Maya MacGuineas: Donald’s dangerous debt-deficit delusion We need smart solutions, not glib gimmicks

Maya MacGuineas, president of the Committee for a Responsible Federal Budget and head of the Campaign to Fix the Debt, wrote an op-ed that appeared in the New York Daily News. It is reposted here.

Donald Trump has promised to pay off the debt in eight years. That would require $28 trillion in savings over 10 years. He has also promised to balance the budget, which would require a still-hefty $8 trillion in savings.

A big problem with these promises: His plans to date would cost — not save — $12 trillion.

Trump is right to identify dealing with the debt as a pressing national problem. But his plans so far are utterly unworkable.

Our debt is currently 75% of GDP — the highest it’s ever been at any time other than around World War II. And it is projected to grow to just under 86% of GDP by 2026, exceeding the size of our entire economy within the next 20 years. This is simply unsustainable; turning things around will require a number of real policy choices.

But in supposedly confronting this reality, Trump offers policies that are puzzling and potentially damaging at the same time.

When asked in a recent CNBC interview whether the U.S. needed to pay its debt in full or whether he could negotiate a partial repayment, he said that he would “borrow, knowing that if the economy crashed, you could make a deal.”

Making a deal with Treasury bond holders? That is defaulting by another name — and it means robbing many savers of their education and retirement funds. He later clarified that he meant we can “buy back government debt at a discount.” But Treasury buybacks would do little to change our fiscal situation, and would come nowhere near offsetting the large debt increases under Trump’s tax and spending proposals.

Trump made matters worse in a series of follow-up comments, suggesting that the U.S. can’t default “because you print the money.” Yes, governments can technically do that, but as other countries have learned the hard way, printing money to escape creditors leads to runaway inflation and much higher interest rates that make future borrowing unaffordable.

The answers to our fiscal problems can’t be gimmicks, deals or market manipulations. Instead, we will need an honest mix of taxes, spending cuts, entitlement reforms and economic growth.

The first step is to not make the deficit larger, which Trump’s current tax plan would do, by draining about $10 trillion in revenue over a decade. Instead, Trump should look at ways to simplify the tax code, make it more efficient, generate revenues, grow the economy and make our country more competitive.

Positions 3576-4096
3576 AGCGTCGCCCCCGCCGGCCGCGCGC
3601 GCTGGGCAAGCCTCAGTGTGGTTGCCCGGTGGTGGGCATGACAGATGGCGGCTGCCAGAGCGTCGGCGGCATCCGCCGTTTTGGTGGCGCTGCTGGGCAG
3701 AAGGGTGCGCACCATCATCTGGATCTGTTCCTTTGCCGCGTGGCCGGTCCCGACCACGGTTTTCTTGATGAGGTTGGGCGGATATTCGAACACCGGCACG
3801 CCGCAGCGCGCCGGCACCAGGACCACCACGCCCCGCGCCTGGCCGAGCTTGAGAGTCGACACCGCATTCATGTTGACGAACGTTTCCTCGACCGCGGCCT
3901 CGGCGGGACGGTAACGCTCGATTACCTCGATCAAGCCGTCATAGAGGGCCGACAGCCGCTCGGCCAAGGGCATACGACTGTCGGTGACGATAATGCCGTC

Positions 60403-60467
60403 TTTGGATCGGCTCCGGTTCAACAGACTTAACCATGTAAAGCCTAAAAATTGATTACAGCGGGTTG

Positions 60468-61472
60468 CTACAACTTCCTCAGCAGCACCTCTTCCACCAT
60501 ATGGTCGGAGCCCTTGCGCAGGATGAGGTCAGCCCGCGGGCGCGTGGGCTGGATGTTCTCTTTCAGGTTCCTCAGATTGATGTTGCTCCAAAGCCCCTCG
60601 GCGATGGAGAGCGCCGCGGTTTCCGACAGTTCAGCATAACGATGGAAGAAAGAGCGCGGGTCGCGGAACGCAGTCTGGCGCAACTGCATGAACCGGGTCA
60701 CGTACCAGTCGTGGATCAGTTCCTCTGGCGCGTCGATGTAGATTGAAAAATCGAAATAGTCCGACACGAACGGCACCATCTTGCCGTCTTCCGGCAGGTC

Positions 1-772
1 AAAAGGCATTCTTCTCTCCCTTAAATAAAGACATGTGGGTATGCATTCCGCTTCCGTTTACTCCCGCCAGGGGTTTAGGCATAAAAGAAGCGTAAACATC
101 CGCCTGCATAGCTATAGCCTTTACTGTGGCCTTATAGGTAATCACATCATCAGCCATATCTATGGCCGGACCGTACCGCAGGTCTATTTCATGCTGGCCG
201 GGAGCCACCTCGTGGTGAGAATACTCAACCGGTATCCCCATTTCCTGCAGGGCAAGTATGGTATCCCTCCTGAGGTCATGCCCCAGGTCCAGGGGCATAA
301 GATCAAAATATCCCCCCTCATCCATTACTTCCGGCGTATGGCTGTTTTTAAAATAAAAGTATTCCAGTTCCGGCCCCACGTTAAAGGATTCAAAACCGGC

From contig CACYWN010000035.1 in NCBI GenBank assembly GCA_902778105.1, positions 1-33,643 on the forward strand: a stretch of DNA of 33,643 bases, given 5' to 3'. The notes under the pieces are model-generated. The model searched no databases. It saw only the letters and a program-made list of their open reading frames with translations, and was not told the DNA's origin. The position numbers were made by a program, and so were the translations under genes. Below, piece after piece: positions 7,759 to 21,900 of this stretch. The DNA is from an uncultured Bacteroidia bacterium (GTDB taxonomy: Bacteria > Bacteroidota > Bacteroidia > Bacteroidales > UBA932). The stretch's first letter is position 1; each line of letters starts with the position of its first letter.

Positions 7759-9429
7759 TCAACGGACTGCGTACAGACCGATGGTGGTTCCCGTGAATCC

One way to do that while protecting the middle class and lowering rates is to eliminate many of the breaks, deductions and credits in our 80,000-page tax code, many of which overwhelmingly benefit the wealthy.

The most important step is entitlement reform. Social Security and mandatory health-care programs are responsible for half of government spending today. If we don’t fix them, entitlements, along with interest on the debt, will consume all revenue by 2027.

That can’t be fixed, not even close, by simply cutting waste, fraud and abuse, as Trump pretends. Instead, it requires a Social Security plan that protects vulnerable groups, including people above a certain age or below a certain income level.

He should also look at fixing how we measure inflation for cost-of-living adjustments, adjusting the retirement age for growing life expectancy, and some means testing for wealthy individuals.

The sooner we make such changes, the more choices we have available and the more time workers would have to plan and adjust. If we wait 20 years, the cost of Social Security reform increases by 50%.

Trump has also talked about Medicare and health-care savings — a huge challenge — but hasn’t provided any specifics.

There’s no painless way to get rid of our debt. We need a leader who will acknowledge that fact and offer credible solutions, not budget fantasies.

"My Views" are works published by members of the Committee for a Responsible Federal Budget, but they do not necessarily reflect the views of all members of the committee.

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